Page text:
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Residents speak out against proposed quarry

April 02, 2004|by RICHARD F. BELISLE

waynesboro@herald-mail.com

ST. THOMAS, PA. - About 20 of the nearly 200 people at a public hearing Thursday on a proposed limestone quarry in St. Thomas spoke against the project, citing noise, dust, heavy truck traffic, safety issues and property values. Township newcomer Ken Franklin, however, hit the developers and regulatory agency representatives with a point that drew applause from the crowd.

Franklin said that while he enjoys his new community, he may have made a poor choice moving there.

He challenged officials from the Department of Environmental Protection, who held the hearing, to "step aside from your professional roles. How would you feel if you lived in this community?"

He said residents' opposition to the project is an "issue of the heart. That's why so many are here. Their heart is in their community, in their homes. Don't let this company dig a hole out here to bury this community."

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The St. Thomas Development Corp. of Blue Bell, Pa., a Philadelphia suburb, wants to build a quarry, concrete and asphalt plant on nearly 400 acres off Campbell's Run Road.

The hearing was held by the Pennsylvania Department of Environmental Protection in the St. Thomas Elementary School, which is about 1,000 feet from the proposed quarry, a fact that opponents brought up Thursday.

The St. Thomas Board of Supervisors approved the preliminary plan because it met township ordinances, Supervisor Ed Herald said.

The supervisors still have to approve the final plan, but that can't happen until the DEP approves the project.

Keith A. Laslow, a DEP geologist, said it could be six months before the agency acts on the permit application.

Written public comments can be sent to the DEP in the next seven days.

Herald asked DEP officials to consider the quarry's proximity to the elementary school and township recreational grounds, air and noise pollution, traffic flow from heavy trucks, effects of the quarry operation on streams and groundwater and environmental impacts.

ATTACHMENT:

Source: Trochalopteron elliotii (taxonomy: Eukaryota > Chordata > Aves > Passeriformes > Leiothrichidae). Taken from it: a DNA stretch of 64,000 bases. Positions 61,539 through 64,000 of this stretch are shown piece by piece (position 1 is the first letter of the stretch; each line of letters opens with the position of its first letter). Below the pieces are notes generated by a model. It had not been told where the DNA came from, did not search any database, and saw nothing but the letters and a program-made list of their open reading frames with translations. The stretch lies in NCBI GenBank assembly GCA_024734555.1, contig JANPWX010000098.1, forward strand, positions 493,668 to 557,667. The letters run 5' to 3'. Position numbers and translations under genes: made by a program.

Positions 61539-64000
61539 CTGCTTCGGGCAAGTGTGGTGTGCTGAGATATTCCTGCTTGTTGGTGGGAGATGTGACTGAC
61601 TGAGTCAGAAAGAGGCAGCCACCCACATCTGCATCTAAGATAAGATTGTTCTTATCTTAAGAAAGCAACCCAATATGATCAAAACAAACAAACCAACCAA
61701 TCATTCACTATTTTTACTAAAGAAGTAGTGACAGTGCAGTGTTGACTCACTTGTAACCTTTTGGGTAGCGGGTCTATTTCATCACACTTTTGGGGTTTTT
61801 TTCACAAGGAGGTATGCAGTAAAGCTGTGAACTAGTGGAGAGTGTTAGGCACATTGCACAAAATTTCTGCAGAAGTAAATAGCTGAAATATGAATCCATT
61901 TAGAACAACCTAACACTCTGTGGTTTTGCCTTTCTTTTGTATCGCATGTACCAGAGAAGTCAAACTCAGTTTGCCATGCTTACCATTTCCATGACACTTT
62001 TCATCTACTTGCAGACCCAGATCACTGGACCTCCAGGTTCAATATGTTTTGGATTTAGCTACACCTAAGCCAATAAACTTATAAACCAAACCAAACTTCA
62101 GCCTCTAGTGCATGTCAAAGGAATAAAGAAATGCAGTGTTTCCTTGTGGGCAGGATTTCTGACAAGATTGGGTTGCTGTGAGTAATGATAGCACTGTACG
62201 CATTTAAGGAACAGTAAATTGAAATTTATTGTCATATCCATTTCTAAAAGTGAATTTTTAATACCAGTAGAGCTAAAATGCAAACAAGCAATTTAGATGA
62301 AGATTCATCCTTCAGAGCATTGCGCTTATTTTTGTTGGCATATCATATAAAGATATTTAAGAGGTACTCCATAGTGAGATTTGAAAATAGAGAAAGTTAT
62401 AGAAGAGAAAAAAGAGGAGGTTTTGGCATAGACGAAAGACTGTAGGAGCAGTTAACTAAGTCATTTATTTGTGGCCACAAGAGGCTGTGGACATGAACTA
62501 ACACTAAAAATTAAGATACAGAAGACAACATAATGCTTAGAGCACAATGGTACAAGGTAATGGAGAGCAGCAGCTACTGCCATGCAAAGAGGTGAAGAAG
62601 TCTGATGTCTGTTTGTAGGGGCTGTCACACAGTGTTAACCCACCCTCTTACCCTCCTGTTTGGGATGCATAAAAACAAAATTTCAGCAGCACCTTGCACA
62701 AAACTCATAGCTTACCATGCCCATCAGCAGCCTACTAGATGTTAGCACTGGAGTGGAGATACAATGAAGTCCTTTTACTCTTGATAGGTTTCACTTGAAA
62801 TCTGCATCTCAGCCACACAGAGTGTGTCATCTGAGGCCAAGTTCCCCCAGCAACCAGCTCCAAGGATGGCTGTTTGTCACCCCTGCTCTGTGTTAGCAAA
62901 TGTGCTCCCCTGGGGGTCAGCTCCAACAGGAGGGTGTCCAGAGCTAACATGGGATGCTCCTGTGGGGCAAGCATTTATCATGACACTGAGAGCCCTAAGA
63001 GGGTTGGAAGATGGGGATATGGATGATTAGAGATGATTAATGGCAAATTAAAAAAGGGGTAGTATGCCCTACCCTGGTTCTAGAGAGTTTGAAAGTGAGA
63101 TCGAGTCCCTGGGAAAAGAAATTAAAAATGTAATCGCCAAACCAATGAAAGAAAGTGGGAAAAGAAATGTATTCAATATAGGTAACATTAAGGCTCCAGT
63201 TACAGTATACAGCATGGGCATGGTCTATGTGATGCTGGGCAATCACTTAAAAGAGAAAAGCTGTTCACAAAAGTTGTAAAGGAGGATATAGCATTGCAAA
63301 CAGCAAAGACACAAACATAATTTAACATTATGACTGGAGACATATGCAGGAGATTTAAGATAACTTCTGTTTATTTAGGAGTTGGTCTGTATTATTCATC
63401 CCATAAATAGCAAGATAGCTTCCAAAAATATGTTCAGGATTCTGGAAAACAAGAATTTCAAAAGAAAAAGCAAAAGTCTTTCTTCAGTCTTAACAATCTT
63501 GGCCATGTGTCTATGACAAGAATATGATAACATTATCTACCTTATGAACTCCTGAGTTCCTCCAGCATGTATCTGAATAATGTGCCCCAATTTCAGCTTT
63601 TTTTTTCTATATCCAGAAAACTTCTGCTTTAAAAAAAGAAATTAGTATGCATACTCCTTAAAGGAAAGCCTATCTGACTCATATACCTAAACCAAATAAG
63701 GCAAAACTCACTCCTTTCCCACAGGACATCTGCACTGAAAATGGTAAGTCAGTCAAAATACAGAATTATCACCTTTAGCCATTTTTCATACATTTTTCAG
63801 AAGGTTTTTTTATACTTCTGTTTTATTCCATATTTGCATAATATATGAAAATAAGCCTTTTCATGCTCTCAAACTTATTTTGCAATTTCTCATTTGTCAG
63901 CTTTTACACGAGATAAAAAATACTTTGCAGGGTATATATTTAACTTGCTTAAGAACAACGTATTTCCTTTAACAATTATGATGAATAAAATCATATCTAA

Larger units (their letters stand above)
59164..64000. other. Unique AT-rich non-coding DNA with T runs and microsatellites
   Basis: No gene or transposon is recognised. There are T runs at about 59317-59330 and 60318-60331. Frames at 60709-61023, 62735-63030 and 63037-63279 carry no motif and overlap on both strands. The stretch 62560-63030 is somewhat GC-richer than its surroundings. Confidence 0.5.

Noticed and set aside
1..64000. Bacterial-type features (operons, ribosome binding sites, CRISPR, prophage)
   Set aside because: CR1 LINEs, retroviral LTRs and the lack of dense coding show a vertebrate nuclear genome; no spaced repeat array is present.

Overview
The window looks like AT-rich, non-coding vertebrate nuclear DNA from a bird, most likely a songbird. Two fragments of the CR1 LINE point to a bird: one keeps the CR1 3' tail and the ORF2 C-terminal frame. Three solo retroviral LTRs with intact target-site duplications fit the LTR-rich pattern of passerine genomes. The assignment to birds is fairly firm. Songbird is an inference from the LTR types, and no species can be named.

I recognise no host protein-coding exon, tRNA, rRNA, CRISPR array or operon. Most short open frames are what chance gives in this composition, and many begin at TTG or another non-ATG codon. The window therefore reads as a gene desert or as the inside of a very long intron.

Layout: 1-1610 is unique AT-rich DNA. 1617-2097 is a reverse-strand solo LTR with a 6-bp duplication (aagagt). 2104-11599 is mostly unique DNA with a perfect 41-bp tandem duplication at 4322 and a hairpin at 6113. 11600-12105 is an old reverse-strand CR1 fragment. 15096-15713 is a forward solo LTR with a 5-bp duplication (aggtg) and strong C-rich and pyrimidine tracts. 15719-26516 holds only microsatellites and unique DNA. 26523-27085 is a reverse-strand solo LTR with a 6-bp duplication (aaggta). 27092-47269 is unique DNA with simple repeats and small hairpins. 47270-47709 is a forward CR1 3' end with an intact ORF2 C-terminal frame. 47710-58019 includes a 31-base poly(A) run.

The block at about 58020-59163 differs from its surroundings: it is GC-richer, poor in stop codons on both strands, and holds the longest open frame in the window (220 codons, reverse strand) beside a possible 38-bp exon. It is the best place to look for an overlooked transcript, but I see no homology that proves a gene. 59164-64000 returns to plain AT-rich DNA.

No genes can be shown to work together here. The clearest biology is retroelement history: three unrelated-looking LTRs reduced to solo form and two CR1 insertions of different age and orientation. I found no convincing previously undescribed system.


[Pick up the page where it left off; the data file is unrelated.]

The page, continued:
William Y. Potter, the developer's consultant, said the quarry would mine and crush aggregate for road construction and for concrete and asphalt production.

The quarry pit could reach a depth of 340 feet, he said. One speaker who followed said that would be deep enough to bury the Statue of Liberty.

The quarry operation would require the movement of about 1.8 million gallons of water a day. The water would end up in sediment ponds before flowing into three tributaries of Campbell's Run, a tributary of the Potomac River, Potter said.

Sinkholes created by the operation and the potential loss of private wells from draining of the groundwater were among the residents' top worries.

Some speakers wanted extensive geological surveys done in and around the site to guarantee against sinkholes and dried-up wells. Others were concerned that dust and noise from the blasting and crushing operations would reach the school.

Jeff Spidel, president of the Tuscarora School Board, which oversees St. Thomas Elementary, said the quarry would adversely affect the safety and well-being of the students as well as their learning environment. He said 31 school buses and vans would be sharing the road with the heavy trucks going into and out of the quarry every day.

He said he worried that the quarry would reduce property values, which in turn would reduce the real estate taxes the school district takes in from the St. Thomas area.

Any loss in tax revenue would have to be made up across the rest of the district, he said.

Jane Beecher said the quarry would destroy the "breathtaking views" along the nearby Lincoln Highway. "Our once peaceful valley will become dirty and dusty."

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